I find myself not offended by the material, as much of the publicity has promised, but affronted that I am so bored and unsatisfied by this fraudulent, unfocussed, unprofessional presentation and a complete lack of audience-performer contract even hinted at.

Wells claims that he is “doing a good deed in purging dangerous emotions…” and that he wants “the audience to take responsibility for them, till the wheels of the theatre fall off.”  A little difficult to achieve if the car has already been jacked-up and the wheels and stereo have been stripped out and sold to keep the driver fed. 

For more production details, click on the title above. Go to Home page to see other Reviews, recent Comments and Forum postings (under Chat Back), and News.


Dean Atkinson April 16th, 2020

this is the unfortunate truth with Tao Wells, together with his smug/gimmicky photo and general ethos of offering bits of liberal arts jargon to no constructive effect - whether he's talking about an 'aesthetic philosophy', a 'critique of arts practice', or his most unintentionally hilarous bit where he postures that he embodies 'a critique of capitalism' - Wells is an ardent liberal/socialist, in the flawed, hypocritical tradition rather than the one that empowers anyone, or means anything to anyone but himself. He is apparently unselfconcious of how he makes himself more ridiculous with each unhappy, unfocussed, pointless 'work of art' that fails to communicate, or define him in some way against the sea of other unknowns in the broader arts community. "Sophomoric" is the appropriate term, for people who think its loftier than using just eight letters to spell "bullshit".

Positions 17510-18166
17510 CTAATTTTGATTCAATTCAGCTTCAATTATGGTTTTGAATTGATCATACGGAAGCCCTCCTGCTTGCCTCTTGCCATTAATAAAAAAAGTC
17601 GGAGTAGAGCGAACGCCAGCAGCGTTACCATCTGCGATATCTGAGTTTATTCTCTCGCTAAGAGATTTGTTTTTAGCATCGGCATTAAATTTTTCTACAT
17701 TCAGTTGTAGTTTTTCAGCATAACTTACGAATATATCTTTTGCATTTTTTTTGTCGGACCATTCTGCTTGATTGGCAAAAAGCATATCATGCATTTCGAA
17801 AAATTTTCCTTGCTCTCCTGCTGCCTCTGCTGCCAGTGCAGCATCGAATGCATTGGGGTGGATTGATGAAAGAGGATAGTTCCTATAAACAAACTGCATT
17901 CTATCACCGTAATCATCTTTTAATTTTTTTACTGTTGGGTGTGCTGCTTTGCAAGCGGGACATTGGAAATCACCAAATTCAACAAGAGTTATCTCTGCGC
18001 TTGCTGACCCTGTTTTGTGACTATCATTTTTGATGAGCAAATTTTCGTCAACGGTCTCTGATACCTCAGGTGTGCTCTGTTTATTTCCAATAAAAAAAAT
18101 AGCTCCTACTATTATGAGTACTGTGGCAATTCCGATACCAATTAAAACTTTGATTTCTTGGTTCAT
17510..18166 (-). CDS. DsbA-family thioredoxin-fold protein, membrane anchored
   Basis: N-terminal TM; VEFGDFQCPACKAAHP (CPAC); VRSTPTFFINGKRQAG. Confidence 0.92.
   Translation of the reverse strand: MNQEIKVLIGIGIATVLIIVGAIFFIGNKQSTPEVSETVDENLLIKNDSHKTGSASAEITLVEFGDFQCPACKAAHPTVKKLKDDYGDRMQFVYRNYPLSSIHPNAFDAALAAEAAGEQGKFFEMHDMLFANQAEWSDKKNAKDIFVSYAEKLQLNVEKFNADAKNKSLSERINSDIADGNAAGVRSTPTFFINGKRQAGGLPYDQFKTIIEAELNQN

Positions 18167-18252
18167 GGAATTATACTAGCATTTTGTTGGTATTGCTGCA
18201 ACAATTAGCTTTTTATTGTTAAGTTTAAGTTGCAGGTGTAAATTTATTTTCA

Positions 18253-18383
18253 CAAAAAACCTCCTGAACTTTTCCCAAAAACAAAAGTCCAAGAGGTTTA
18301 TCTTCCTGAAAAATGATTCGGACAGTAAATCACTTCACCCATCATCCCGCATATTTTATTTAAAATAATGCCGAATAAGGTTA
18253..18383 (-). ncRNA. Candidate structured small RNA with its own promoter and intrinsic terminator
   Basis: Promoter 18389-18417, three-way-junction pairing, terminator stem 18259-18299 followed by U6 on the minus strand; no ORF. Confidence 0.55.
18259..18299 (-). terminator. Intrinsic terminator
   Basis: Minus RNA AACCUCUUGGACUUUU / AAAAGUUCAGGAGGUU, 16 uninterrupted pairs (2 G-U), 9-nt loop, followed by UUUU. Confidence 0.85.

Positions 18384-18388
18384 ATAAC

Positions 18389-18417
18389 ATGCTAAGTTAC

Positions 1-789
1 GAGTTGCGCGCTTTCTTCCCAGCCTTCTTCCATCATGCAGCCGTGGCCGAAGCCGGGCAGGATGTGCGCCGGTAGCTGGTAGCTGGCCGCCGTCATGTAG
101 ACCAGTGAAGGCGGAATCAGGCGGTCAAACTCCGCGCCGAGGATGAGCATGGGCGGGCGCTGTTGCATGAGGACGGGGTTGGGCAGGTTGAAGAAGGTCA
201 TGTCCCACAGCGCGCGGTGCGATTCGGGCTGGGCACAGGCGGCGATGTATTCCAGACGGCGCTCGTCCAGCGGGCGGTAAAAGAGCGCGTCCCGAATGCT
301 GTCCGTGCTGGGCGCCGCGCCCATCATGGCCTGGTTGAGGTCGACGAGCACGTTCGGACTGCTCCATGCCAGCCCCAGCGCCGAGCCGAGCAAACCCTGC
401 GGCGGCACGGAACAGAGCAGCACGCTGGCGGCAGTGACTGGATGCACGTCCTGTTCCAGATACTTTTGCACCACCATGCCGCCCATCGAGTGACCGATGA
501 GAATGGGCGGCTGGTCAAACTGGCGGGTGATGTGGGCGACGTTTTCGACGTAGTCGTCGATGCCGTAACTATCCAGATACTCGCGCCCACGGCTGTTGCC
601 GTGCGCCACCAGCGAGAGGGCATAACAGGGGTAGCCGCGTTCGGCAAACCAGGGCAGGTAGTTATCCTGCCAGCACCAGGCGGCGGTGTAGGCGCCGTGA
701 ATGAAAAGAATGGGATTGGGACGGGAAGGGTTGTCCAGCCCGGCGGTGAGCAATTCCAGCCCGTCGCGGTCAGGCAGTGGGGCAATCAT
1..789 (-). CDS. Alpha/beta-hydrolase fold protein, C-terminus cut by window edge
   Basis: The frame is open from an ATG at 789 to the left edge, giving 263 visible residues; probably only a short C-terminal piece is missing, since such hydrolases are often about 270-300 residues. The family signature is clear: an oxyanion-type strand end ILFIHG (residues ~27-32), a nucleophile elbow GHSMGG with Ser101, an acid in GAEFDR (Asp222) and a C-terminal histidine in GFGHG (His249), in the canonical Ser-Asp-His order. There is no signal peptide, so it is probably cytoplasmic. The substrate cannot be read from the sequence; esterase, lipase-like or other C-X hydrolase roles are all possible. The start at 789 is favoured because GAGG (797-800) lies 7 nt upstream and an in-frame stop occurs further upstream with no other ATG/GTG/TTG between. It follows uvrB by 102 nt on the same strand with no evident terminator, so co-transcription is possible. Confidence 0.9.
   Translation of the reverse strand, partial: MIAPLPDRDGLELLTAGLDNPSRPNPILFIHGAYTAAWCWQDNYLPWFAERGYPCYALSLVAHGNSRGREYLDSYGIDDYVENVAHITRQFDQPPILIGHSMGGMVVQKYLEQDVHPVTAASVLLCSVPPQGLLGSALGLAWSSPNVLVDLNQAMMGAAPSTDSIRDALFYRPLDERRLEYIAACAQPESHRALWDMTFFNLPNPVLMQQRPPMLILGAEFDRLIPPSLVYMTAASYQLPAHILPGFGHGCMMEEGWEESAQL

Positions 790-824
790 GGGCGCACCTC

slyvia yealands March 6th, 2012

Mr Wells, thank you for your effort. Clearly you are the balls pressed to the floor while the reviewers here are lacking or have balls arguably covered with flys. I'm opposed to rehersals, they take up time most people don't have and result in contrived behaviour and lies that are too often applauded...yawn. I am a follower of the Truth not the Lie not the spectacle or the costume, overblown charadery, pomp. Thanks again for an honest "risky" approach.

Benny Vandergast February 23rd, 2012

Heh, "full cast of people" - I guess in this age of puppet shows and animal porn it's important we make these clarifications. Me, I'm off to watch a full band of musicians fight a film that I'm hoping is full of cinema. Fringe ahoy!

Tao Wells February 22nd, 2012

Awesome james! Way to suck up, Keep up the following!  Smythe, it's not pleasent to watch you squirm, but watching you deny/ defend/ excuse your behaviour, live, that which was witnessed by an audience and full cast of people, I'd pay to see! Bring it ON!

James Levy February 21st, 2012

Heh heh... Tao Wells, the tar baby of Artbash has migrated to Theatreview . If you just ignore him (and withold funding ) he will probably go away.

John Smythe February 21st, 2012

Thank you, Tao. So much for ‘conversation’. You have revealed a great deal about yourself as an artist to the benefit of all who read this thread.

Oh, and I guess I should add ‘violence’ to the list of words I claim you have misappropriated – or is part of your mission to redefine the English language?

Tao Wells February 21st, 2012

Smythe, the mis quote was by the present reviewer. You were just the one who had to act like a violent child. Don't know who you think wants to read your desparate spew above,  I certainly am not interested, nor could be bothered. Good day to you. 

John Smythe February 20th, 2012

Good Lord, Tao – where do I start? 

First, where have I misquoted you?